Doorstep security for Older People

Doorstep security is about protecting yourself against people calling to your door with criminal or abusive intentions.   ‘Bogus callers’, ‘rogue traders’ or ‘distraction burglars’ can be male, female, old or young, and may come individually or in a group. By taking simple measures and being cautious at your doorstep, you can help to protect yourself against those few people whose motives are to overcharge you, convince you that you need a service that you don’t need, or even to steal your money or valuables.

Here are some guidelines on doorstep security for older people to keep in mind so that you can protect yourself on your doorstep:

  1. Keep control. Always remember that you have the right to say you are not interested in a service or product being offered, or to refuse entry to someone or to ask someone to leave. You should never feel afraid or embarrassed to do any of these things. If the caller will not easily take no for any answer, don’t hesitate to call the Gardaí.
  2. Be cautious. Always be cautious about people not known to you calling to your home. Legitimate callers such as officials from your gas or electricity company or a charity fundraiser will always present an identification card giving their name and details. Even children or teenagers seeking sponsorship for their local sports club should have identification or a bona fide sponsorship card.
  3. Don’t rush into a decision on the spot. Take your time to decide whether the product or service, and the terms offered, are right for you.  Don’t fall for the line that the tradesman is only in the area for that day only.  If you are not sure about your caller’s intentions, the safest course of action is to keep them out.
  4. Ask around before buying. If you are contacted with what seems like a good deal, don’t be afraid to seek advice before making a decision to buy or invest. Ask your family and friends what they think.  Or ask a tradesperson for contact details of previous satisfied customers that you can speak to.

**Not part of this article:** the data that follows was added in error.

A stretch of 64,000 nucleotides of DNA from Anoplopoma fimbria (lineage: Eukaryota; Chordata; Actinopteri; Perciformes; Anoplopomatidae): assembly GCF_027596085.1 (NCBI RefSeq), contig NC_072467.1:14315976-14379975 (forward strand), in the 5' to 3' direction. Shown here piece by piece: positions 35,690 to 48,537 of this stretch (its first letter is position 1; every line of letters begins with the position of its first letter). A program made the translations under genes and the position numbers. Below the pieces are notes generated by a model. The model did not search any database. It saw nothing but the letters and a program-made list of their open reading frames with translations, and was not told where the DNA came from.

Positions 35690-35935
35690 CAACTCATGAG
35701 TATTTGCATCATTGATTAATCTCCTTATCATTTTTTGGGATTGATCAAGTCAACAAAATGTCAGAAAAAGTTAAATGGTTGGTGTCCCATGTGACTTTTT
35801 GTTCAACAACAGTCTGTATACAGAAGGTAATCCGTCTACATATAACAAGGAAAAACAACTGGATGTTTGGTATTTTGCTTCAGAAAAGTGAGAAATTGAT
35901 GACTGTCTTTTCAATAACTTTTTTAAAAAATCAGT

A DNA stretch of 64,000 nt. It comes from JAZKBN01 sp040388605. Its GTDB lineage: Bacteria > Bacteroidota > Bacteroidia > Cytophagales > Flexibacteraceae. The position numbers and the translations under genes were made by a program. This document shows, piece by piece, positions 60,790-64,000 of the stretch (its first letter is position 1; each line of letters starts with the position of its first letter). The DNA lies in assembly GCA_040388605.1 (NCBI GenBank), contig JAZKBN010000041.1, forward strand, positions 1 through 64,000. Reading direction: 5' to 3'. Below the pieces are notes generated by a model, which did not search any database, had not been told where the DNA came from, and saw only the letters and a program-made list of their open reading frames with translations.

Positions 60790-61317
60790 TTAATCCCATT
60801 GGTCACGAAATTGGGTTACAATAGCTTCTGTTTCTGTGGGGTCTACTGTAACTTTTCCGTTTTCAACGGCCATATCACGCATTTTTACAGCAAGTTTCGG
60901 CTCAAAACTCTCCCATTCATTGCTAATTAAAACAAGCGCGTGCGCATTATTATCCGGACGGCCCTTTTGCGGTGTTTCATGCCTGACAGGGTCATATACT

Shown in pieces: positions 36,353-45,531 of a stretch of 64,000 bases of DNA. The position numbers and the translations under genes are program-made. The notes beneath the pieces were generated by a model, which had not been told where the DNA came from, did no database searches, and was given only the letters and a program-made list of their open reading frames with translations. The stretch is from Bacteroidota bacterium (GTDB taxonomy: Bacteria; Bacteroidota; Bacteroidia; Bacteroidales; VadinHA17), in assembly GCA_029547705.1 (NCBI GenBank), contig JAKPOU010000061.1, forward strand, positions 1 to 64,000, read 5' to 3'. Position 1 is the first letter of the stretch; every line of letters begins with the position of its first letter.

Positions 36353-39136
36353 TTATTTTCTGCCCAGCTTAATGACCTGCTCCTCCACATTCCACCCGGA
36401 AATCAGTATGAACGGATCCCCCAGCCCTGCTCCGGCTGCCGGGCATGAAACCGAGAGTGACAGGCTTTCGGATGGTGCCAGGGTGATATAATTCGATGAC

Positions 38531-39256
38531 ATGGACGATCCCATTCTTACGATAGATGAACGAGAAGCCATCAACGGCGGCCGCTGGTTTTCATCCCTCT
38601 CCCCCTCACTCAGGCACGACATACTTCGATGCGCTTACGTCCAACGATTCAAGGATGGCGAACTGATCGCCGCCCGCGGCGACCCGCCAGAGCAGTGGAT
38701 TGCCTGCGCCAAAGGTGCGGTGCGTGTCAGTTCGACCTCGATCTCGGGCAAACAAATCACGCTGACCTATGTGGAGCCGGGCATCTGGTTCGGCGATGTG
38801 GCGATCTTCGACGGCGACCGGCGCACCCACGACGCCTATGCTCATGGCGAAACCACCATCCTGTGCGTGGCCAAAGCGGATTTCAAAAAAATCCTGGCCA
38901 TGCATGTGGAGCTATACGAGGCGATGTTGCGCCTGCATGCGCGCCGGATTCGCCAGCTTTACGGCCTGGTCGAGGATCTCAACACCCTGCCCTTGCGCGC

Here are some more useful tips to help keep you safe from bogus callers:

  • Do not engage with doorstep traders or callers that you do not know
  • Ask traders for their contact details including their V.A.T registered number
  • Put up a notice to say that you do not buy on the doorstep and place a ‘no cold callers’ sign on your door
  • Never sign anything at the door
  • Never give out any personal details at the door, such as, bank account information, credit or debit card numbers, PIN numbers or passwords, social welfare number and so on
  • Only chain your front door when you are planning to open it. Keeping a chain on all the time may prevent services from entering in an emergency
  • It is a good idea to invest in sensor lights for your house, front and back
  • Keep a list of emergency numbers close to hand or stored in your mobile phone so that you can access them easily and quickly. Useful numbers include the Gardaí, medical or fire service, family, friends or neighbours.

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